Combine the massive Disney library with the fact that HBO’s exclusives are seasonal, and you’ll have a strong case for Disney +. The decision is yours, but direct comparisons are the easiest way to decide what’s right for your budget.
We recommend prioritizing real-life services like cloud storage and shopping, followed by news and entertainment. Games, although fun, are more of a time sink. But if you’re a gamer, an Apple Arcade subscription might take priority.
All together, now
So now that you’ve decided on the services you want to keep, why not officially group them together to make payments and budgeting even easier?
A popular method of tracking and paying for subscriptions is paying for all of them on a single credit card. Each month, all your charges will hit the same card, which means you make only one lump payment.
It also prevents you from having multiple due dates scattered over the course of the month. Instead, you’ll only need to pay on your credit card’s due date. Of course, this is just one way to manage your subscription services.
There are plenty of other methods you can use to take charge of your finances while streaming what you want. A great example is paying for a subscription service on a yearly basis. As we mentioned, there are benefits to paying monthly here and there, but content providers will often cut you a deal if you pay all at once.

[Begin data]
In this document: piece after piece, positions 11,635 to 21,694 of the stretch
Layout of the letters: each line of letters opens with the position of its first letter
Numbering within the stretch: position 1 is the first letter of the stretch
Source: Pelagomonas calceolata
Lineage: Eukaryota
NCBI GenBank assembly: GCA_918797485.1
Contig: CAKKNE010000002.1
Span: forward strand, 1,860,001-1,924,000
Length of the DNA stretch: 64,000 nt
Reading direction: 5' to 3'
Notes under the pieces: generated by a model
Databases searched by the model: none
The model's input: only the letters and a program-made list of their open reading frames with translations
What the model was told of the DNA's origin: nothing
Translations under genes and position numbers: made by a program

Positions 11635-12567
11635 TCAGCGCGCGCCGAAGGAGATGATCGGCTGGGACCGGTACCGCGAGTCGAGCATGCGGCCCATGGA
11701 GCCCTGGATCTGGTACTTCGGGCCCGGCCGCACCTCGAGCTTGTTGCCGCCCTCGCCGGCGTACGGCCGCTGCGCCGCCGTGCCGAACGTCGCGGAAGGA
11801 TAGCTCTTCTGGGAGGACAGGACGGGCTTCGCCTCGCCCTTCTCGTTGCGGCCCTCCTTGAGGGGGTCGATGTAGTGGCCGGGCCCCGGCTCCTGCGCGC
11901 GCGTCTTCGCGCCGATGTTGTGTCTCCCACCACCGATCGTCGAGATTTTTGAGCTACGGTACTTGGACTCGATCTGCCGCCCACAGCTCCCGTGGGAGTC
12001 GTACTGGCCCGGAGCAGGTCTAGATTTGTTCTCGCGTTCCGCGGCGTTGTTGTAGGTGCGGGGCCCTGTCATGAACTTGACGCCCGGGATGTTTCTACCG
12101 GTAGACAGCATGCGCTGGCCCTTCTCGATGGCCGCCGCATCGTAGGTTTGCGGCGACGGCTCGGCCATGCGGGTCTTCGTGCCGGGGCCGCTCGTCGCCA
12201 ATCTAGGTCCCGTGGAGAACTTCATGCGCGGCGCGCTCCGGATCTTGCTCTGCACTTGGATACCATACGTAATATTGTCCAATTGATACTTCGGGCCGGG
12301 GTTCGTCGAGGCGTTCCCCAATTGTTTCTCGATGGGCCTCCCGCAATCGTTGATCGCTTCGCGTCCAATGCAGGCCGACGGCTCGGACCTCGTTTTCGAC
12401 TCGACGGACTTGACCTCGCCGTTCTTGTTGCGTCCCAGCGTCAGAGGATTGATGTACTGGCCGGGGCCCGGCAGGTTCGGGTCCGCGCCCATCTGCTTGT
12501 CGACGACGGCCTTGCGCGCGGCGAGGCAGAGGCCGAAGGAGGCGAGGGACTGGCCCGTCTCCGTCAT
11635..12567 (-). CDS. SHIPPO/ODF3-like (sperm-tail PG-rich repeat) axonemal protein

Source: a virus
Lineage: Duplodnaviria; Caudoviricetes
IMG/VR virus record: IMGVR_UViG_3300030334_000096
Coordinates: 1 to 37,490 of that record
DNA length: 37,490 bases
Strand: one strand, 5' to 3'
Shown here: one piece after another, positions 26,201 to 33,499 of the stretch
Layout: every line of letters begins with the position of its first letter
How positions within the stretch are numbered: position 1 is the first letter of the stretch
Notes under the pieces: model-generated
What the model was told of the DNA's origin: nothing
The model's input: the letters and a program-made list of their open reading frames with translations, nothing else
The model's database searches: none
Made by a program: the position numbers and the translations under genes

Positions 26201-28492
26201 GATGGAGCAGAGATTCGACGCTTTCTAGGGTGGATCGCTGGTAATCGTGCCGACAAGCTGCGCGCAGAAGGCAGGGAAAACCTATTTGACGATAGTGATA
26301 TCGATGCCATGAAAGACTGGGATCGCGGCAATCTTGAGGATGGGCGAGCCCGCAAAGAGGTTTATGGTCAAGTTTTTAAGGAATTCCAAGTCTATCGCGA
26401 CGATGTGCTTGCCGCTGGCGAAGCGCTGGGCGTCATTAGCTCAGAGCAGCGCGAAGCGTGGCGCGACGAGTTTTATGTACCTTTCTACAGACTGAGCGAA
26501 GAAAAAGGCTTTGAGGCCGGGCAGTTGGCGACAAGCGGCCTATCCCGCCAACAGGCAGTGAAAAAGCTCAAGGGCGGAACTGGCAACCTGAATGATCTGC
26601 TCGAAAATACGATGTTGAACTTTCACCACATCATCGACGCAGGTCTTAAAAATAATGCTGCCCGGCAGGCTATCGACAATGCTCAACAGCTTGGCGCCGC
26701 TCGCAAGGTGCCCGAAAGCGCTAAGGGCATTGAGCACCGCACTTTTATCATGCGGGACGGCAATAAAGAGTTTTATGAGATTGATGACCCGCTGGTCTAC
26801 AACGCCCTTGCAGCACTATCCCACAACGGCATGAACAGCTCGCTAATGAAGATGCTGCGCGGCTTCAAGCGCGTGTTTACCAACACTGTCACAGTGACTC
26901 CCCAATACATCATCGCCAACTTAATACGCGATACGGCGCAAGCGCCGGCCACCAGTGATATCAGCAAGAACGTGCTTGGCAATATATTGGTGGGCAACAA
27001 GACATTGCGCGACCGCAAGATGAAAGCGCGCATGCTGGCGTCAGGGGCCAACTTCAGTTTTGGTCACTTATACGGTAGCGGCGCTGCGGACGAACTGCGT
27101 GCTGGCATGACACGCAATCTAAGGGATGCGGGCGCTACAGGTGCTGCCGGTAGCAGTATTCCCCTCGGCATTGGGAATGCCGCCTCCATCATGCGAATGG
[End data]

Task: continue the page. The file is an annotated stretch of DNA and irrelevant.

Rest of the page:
Disney + costs $69.99 for a yearly subscription, but a month-by-month subscription costs $83.88. The annual subscription saves you almost $14 over the course of the year. Do this for your favorite subscriptions and save in the long term. Tap or click to learn how else to save money when streaming.
Even if you’re not signed up for every single service, at least you’ll be secure in the knowledge that you’re not wasting money on things you don’t use or need. In fact, you can laugh about it all the way to the bank.
Bonus: While you’re looking at subscriptions, be sure to check out the Komando Community — The safe digital lifestyle community where you can make friends, stay informed and get exclusive access to my show. You can even try it free for seven days. Tap or click here to discover more perks.